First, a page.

One summer a rich businessman was living in the ashram with his wife and two teenaged children for a month. Seeing how the feeding was done every day, he expressed his interest in feeding sweets to the people visiting the ashram and sought Babaji’s permission to do so. He said he would get the required ingredients from the market and the sweets would be prepared in the ashram kitchen. Babaji gave his consent, but he advised me not to get involved.
The laddus were prepared and brought before Hanumanji’s temple in the morning, but the methods of distribution was far from satisfactory. Children were put to various kinds of tests before they were given the sweets. Some were sent to pluck leaves from the forest for serving them. Many children were sent away without any because they were suspected of coming for second or third helpings, no matter how they denied it.
When the day ended and the gates were closed, more than half of the sweets remained undistributed. I told Babaji it was a disgrace for the ashram and he should not have encouraged the project. First he said, “How can I force people to give these things away if they do not want to do so?” I told him that it was entirely against the tradition of the ashram that people should go away without getting prasad. Then he said, “I just wanted to show that it is not easy to do bhandara in the name of Hanumanji. If you give only to the people of your choice, then the food will remain and go to waste. If you have offered your food to Hanumanji, it no longer belongs to you. Hanumanji himself sees that people get their prasad.”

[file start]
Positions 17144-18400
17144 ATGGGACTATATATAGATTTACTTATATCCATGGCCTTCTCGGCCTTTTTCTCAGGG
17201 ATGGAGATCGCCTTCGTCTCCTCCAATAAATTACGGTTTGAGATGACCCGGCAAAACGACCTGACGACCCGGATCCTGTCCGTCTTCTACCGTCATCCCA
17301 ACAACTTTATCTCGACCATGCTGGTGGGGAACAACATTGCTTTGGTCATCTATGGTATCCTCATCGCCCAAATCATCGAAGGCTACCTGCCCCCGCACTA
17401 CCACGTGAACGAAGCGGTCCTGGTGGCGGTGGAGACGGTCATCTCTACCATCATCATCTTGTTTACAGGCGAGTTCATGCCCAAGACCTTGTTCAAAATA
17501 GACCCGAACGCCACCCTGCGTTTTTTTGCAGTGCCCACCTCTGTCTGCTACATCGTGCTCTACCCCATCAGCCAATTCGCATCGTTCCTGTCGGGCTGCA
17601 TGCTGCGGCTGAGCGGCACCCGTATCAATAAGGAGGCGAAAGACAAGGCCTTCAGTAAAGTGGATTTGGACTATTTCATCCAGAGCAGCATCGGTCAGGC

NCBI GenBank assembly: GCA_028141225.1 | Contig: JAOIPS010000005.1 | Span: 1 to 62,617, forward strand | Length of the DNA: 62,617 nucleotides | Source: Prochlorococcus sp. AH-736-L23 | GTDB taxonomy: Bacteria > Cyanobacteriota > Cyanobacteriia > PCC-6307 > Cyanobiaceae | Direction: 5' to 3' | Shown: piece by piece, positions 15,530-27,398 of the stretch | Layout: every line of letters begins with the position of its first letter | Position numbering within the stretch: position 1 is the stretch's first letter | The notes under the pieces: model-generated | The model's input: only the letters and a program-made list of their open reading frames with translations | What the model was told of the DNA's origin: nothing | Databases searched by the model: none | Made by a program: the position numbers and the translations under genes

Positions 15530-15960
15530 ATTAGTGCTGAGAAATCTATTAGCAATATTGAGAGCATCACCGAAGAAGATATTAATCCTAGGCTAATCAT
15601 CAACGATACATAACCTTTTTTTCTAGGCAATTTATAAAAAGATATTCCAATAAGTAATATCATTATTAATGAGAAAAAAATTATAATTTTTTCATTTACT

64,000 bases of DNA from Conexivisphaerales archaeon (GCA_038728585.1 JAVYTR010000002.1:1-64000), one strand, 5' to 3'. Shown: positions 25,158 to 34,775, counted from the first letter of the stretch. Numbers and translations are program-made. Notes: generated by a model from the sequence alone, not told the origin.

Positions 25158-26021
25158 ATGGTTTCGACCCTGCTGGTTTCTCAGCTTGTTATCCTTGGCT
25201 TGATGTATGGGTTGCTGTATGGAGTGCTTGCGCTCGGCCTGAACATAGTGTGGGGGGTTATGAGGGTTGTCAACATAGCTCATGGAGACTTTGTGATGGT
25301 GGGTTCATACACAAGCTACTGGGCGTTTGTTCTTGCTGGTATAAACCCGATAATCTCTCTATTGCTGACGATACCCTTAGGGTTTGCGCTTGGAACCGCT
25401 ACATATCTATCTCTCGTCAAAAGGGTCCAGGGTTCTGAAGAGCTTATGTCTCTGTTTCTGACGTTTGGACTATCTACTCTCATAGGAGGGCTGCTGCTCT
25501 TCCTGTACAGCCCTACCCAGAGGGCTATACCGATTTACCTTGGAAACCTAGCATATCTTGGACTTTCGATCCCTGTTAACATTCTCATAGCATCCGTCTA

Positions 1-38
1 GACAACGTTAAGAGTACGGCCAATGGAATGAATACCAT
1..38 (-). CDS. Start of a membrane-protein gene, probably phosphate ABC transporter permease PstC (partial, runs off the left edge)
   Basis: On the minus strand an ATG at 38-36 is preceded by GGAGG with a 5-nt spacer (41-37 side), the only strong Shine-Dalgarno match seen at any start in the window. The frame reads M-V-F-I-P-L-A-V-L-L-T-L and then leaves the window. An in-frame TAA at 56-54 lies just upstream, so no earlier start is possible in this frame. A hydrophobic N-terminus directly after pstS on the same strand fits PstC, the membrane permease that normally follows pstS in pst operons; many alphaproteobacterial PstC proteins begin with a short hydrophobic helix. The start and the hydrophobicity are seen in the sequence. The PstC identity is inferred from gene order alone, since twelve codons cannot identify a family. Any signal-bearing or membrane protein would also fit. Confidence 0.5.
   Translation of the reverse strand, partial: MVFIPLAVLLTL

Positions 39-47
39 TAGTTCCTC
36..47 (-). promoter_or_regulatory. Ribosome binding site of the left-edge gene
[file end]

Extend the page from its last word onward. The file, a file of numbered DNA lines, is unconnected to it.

He said to make more sweets in the ashram and do another bhandara, preparing a much larger quantity and distributing to everyone in the real tradition of the ashram. Two days later the laddus were prepared, about fifteen mounds in quantity. Since only the regular visitors would be getting the prasad, some felt part of the sweets would surely remain undistributed. But Babaji’s ways of getting things done were unpredictable.
When the sweets were being distributed, some old people and the children started eating them right there. Babaji came several times during the distribution. He said that anyone who wanted to eat the laddus here should be given as many helpings as they could eat. “It is Hanumanji’s bhandara. You need not be worried about anybody not receiving prasad.”
One old woman began crying, “No one has ever fed me like this before.”
By one o’clock the whole supply was exhausted and Babaji went around the ashram shouting, “Dada has distributed the entire prasad!”
Now here was a lesson. If you think that you or I have something, we cannot give. You must think of it as Hanumanji’s—that only he can give. You are only the ladle, the leaf on which it is being given.
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